I was the oldest kid in my family growing up. There was me, my brother, and my two step-brothers around frequently, along with a plethora of step-cousins that I saw far more often than any of my extended blood relations. Being the oldest of the kids that were around, I occasionally found myself annoyed when I was playing a game and one of the little cousins interfered.
This is a problem that pretty much everyone who has played video games in the presence of children has experienced. You want to sit down and get a game in, but your friend’s six-year-old brother or whatever wants to play. There is maybe some crying and complaining to parents and an order to let the kid play. You are resentful as you hand the controller over, so you go and stew on it, then you grow up to cynically complain about it on the internet.
I have written extensively about music in my life, although for the most part it has been about what I listened to after I began to grow up. Most people have a point where they start to make choices for themselves as far as what art they want to consume. For me, that time was right around age 12, and I did it harder than a lot of people do. I sort of unilaterally decided that my parents’ music sucked and started making choices for myself. The first music I bought for myself? Pearl Jam’s Ten. On cassette.
I moved to New York City from Tulsa in the summer of 2003. I feel like I say this a lot, but that was a strange time in my life. I had upended everything I had known, while in the process making some personal decisions that hurt those close to me, not least of all the girl with whom I moved to New York. At the time we found our apartment, we were engaged; by Christmas following the move, we were no longer dating. It should tell you something about the exigencies of living in New York that we continued to live together for another year and a half after that.
In that first year, I saw Peelander-Z at Pianos on my 21st birthday, left college due to inability to pay, worked as a barista for the first (but certainly not the last) time, and met several people who would become my best friends in New York, including some fucking guy. In addition to all that, I went back to Oklahoma to reconnect with my friends and family every few months. Given my frequently-shifting personal circumstances and relationships, each visit proved to be a little different and occasionally surreal. With all that change, I needed a constant. That constant was Super Mario 64.
Before the age of the internet, it was much more difficult for a gamer to get information on what he or she wanted to play. Once a month you got your game magazine, more often if you read a couple. Other than that, you had your friends and their opinions. As we all eventually learn, sometimes your friends are wrong.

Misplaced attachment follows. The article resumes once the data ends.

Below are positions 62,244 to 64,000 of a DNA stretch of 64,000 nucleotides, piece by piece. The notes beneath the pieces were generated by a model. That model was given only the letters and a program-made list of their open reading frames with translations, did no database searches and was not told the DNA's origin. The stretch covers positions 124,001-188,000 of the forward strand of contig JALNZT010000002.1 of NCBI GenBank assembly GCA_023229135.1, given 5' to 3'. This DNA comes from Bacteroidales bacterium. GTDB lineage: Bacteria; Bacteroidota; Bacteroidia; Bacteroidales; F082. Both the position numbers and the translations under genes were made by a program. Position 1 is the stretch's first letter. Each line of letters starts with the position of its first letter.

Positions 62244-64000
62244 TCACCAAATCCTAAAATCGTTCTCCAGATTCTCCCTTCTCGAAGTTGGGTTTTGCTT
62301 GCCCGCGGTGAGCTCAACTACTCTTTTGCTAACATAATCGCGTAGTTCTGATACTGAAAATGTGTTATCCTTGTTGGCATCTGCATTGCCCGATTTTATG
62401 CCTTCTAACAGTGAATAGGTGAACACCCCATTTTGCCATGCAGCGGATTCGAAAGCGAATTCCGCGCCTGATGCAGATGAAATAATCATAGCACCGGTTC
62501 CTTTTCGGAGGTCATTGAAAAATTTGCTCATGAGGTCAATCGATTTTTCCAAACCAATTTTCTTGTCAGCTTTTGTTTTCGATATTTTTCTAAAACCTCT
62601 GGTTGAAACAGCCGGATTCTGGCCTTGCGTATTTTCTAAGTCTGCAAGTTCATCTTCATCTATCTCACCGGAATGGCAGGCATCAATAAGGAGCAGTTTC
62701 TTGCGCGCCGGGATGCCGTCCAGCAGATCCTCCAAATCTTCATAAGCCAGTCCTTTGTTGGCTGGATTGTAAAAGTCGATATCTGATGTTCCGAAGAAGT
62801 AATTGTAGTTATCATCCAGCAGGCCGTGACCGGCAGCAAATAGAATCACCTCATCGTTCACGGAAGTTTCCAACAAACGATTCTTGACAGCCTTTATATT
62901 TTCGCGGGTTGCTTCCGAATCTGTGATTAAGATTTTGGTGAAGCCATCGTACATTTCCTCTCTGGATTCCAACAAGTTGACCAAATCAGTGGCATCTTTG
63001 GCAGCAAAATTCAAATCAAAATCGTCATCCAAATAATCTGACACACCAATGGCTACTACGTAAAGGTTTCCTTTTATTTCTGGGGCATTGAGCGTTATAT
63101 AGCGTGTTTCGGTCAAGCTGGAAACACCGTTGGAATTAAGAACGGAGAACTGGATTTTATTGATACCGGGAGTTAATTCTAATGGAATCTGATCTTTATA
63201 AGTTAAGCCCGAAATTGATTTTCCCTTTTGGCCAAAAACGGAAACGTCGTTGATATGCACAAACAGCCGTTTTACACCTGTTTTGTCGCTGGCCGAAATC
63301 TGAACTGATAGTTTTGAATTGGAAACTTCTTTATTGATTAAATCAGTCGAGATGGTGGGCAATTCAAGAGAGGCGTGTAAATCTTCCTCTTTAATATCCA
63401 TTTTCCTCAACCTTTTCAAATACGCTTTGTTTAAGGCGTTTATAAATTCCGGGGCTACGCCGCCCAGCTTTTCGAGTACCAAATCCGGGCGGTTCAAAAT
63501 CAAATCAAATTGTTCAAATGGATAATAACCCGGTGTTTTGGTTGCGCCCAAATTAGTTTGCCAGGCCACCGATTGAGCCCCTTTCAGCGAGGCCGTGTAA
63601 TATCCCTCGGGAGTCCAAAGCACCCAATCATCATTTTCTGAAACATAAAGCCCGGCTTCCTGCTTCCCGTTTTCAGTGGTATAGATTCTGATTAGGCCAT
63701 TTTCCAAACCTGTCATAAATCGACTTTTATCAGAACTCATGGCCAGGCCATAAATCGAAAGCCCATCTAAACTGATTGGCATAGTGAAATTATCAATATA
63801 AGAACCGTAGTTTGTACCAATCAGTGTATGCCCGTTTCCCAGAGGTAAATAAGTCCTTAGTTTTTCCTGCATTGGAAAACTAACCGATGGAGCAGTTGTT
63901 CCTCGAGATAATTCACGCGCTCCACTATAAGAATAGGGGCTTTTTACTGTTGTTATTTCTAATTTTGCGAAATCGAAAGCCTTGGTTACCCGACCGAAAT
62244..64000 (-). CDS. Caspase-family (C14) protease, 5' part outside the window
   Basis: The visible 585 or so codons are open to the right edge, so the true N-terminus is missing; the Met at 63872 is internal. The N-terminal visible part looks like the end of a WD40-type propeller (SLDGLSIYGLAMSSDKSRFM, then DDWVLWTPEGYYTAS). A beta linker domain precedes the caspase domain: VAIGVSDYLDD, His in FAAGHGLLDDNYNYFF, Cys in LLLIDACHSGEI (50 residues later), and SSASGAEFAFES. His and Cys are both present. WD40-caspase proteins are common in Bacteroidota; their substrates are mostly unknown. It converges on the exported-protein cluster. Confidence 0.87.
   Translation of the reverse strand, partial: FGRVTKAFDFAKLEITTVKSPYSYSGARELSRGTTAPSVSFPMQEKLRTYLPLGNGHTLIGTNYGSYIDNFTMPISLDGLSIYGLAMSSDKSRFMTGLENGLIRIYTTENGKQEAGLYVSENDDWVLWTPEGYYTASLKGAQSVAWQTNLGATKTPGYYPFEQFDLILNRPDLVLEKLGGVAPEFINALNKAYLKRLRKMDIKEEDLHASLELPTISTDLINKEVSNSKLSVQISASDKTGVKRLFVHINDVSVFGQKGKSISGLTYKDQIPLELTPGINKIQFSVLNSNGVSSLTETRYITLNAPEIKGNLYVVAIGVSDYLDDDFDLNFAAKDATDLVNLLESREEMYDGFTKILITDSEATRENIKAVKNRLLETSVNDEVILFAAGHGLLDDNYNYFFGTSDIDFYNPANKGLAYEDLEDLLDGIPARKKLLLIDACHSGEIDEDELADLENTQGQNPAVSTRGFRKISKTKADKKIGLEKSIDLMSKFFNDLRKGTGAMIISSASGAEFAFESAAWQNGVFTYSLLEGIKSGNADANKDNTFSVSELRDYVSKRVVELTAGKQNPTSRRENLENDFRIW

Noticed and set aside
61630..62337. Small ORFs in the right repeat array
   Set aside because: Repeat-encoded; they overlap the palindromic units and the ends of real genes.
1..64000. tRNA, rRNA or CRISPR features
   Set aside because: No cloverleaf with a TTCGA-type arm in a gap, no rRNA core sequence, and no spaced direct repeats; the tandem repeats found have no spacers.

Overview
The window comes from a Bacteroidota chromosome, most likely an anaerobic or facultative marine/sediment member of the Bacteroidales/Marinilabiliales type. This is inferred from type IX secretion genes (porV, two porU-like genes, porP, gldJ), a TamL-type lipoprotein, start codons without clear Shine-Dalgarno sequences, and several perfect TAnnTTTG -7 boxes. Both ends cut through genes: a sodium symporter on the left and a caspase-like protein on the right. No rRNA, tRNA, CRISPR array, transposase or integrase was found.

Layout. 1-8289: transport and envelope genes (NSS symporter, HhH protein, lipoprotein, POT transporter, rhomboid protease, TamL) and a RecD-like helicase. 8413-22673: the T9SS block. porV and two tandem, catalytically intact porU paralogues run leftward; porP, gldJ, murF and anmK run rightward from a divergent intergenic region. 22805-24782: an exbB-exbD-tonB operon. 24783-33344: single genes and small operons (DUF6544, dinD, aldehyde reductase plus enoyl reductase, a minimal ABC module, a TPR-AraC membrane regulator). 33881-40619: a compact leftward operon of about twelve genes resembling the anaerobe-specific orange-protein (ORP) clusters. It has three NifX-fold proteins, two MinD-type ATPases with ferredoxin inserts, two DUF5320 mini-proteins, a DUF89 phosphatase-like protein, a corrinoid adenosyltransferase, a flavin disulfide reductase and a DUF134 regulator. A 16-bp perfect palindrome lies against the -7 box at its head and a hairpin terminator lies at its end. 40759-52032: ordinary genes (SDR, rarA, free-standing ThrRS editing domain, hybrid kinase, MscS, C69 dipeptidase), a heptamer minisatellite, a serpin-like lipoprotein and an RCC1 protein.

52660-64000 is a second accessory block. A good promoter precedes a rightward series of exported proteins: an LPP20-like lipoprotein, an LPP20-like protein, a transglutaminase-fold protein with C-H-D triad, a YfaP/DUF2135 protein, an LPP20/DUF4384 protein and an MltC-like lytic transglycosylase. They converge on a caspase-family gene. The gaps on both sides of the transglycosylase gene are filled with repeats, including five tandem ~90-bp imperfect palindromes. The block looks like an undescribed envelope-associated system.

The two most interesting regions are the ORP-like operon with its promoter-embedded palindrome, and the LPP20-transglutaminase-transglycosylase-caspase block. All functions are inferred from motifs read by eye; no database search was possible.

Ninja Gaiden was an odd game for an odd time. It was part of the inescapable ninja craze of the late ‘80s and early ‘90s that I appear to have never grown out of, judging by the star tattooed on my shoulder. There were many other ninja games from that time, ushered in by (among other things) the Teenage Mutant Ninja Turtles. The key difference between this and the rest of those games, though, is a simple one: Ninja Gaiden is totally awesome.
Music in games is a very strange thing. Given how, over the short lifespan of the medium, sound in general has been treated, the way that music has evolved has a sort of logic to it that sort of defies conventional explanation. Being both a sadist and a pretentious prick, I am going to go ahead with that anyway.
I was as late to the party on the Super NES as I really ever have been on a video game system. It came out in the US in 1991, and while we’d rented one several times and played a fair share of Super Mario World and F-Zero, it was not until my brother got one for his birthday in the summer of 1994 that it became ours. (For a point of reference, we got a Sega CD before we got the SNES. That was, for lack of a better word, a blunder.)
It was first proposed that we should start a website writing about video games a couple of years ago. Through various snafus and false starts (not a few of which were my fault), it has taken us this long to actually come together.
When the idea was first proposed, I worried. After all, what could I possibly say that someone with the breadth of experience and talent of my cohort would not? However, I have come to realize that this is not the point of what we are doing here. We are not reviewing anything. We are not making a list. We are not trying to reach a consensus, and I suspect that very little of what we do here will be anything like journalism.